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Olfactory testing in children using objective tools: comparison of Sniffin’ Sticks and University of Pennsylvania Smell Identification Test (UPSIT)

Overview of attention for article published in Journal of Otolaryngology -- Head & Neck Surgery, March 2015
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Title
Olfactory testing in children using objective tools: comparison of Sniffin’ Sticks and University of Pennsylvania Smell Identification Test (UPSIT)
Published in
Journal of Otolaryngology -- Head & Neck Surgery, March 2015
DOI 10.1186/s40463-015-0061-y
Pubmed ID
Authors

Sarah C Hugh, Jennifer Siu, Thomas Hummel, Vito Forte, Paolo Campisi, Blake C Papsin, Evan J Propst

Abstract

Detection of olfactory dysfunction is important for fire and food safety. Clinical tests of olfaction have been developed for adults but their use in children has been limited because they were felt to be unreliable in children under six years of age. We therefore administered two olfactory tests to children and compared results across tests. Two olfactory tests (Sniffin' Sticks and University of Pennsylvania Smell Identification Test (UPSIT)) were administered to 78 healthy children ages 3 to 12 years. Children were randomized to one of two groups: Group 1 performed the UPSIT first and Sniffin' Sticks second, and Group 2 performed Sniffin' Sticks first and UPSIT second. All children were able to complete both olfactory tests. Performance on both tests was similar for children 5 and 6 years of age. There was an age-dependent increase in score on both tests (p < .01). Children performed better on the Sniffin' Sticks than the UPSIT (65.3% versus 59.7%, p < .01). There was no difference in performance due to order of test presentation. The Sniffin' Sticks and UPSIT olfactory tests can both be completed by children as young as 5 years of age. Performance on both tests increased with increasing age. Better performance on the Sniffin' Sticks than the UPSIT may be due to a decreased number of test items, better ability to maintain attention, or decreased olfactory fatigue. The ability to reuse Sniffin' Sticks on multiple children may make it more practical for clinical use.

Twitter Demographics

The data shown below were collected from the profile of 1 tweeter who shared this research output. Click here to find out more about how the information was compiled.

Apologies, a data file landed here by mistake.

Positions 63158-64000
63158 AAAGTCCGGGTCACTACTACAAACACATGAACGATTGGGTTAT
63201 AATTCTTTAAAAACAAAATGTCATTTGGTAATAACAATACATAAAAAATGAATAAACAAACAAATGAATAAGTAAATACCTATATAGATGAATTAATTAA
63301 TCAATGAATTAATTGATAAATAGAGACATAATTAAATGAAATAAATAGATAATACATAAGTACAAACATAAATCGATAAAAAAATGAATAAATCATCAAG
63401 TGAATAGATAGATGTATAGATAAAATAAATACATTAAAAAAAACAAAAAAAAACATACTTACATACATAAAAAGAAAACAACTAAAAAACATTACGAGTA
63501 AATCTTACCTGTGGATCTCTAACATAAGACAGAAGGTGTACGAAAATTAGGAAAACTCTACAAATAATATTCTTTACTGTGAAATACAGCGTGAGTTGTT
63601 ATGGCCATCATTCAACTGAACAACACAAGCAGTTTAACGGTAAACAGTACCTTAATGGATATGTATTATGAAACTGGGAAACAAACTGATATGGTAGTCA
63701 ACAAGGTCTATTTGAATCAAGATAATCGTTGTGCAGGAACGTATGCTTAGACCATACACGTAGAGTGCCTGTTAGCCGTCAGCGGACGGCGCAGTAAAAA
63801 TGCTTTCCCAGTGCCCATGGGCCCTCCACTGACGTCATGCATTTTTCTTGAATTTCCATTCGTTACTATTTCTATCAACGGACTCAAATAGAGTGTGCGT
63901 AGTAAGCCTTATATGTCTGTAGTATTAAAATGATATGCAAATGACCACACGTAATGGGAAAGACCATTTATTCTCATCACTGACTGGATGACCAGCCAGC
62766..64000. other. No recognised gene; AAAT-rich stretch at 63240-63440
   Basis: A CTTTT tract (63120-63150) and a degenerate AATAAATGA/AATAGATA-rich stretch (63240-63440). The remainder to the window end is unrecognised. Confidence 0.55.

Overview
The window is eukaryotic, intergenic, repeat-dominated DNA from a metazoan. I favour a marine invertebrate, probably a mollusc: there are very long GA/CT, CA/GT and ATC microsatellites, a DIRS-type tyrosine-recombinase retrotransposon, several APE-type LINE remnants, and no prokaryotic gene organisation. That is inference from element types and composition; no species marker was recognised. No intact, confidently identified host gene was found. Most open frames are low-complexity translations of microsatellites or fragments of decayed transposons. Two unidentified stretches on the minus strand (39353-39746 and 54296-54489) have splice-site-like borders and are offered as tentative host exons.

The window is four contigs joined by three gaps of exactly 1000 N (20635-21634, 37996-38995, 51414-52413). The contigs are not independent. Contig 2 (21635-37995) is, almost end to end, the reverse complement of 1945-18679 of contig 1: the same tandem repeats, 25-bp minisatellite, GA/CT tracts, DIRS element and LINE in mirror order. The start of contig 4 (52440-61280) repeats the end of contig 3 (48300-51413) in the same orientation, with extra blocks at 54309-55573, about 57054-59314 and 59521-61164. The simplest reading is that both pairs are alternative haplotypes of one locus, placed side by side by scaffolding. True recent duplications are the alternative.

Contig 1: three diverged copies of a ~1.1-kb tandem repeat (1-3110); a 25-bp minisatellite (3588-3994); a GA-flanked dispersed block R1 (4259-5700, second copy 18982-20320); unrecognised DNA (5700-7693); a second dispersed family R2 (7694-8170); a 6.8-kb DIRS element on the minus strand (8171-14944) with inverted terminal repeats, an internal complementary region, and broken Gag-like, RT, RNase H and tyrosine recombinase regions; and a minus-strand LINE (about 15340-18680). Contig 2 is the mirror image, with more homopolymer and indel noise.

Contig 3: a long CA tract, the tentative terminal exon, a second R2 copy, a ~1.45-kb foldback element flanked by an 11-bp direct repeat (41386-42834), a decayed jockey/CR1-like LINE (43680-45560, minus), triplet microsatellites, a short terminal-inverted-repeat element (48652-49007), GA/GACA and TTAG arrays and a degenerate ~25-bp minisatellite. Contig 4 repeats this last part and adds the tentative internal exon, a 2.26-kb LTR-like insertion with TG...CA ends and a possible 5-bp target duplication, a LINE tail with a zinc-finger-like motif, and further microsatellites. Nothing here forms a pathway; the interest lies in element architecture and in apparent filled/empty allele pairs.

Mendeley readers

The data shown below were compiled from readership statistics for 49 Mendeley readers of this research output. Click here to see the associated Mendeley record.

Geographical breakdown

Country Count As %
Denmark 1 2%
Unknown 48 98%

Demographic breakdown

Readers by professional status Count As %
Student > Master 8 16%
Student > Doctoral Student 6 12%
Researcher 6 12%
Student > Ph. D. Student 6 12%
Student > Bachelor 4 8%
Other 10 20%
Unknown 9 18%
Readers by discipline Count As %
Medicine and Dentistry 13 27%
Psychology 11 22%
Agricultural and Biological Sciences 4 8%
Neuroscience 2 4%
Nursing and Health Professions 2 4%
Other 5 10%
Unknown 12 24%

Attention Score in Context

This research output has an Altmetric Attention Score of 1. This is our high-level measure of the quality and quantity of online attention that it has received. This Attention Score, as well as the ranking and number of research outputs shown below, was calculated when the research output was last mentioned on 19 April 2015.
All research outputs
#7,172,905
of 8,294,943 outputs
Outputs from Journal of Otolaryngology -- Head & Neck Surgery
#172
of 203 outputs
Outputs of similar age
#185,715
of 219,682 outputs
Outputs of similar age from Journal of Otolaryngology -- Head & Neck Surgery
#10
of 10 outputs
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So far Altmetric has tracked 203 research outputs from this source. They receive a mean Attention Score of 1.8. This one is in the 1st percentile – i.e., 1% of its peers scored the same or lower than it.
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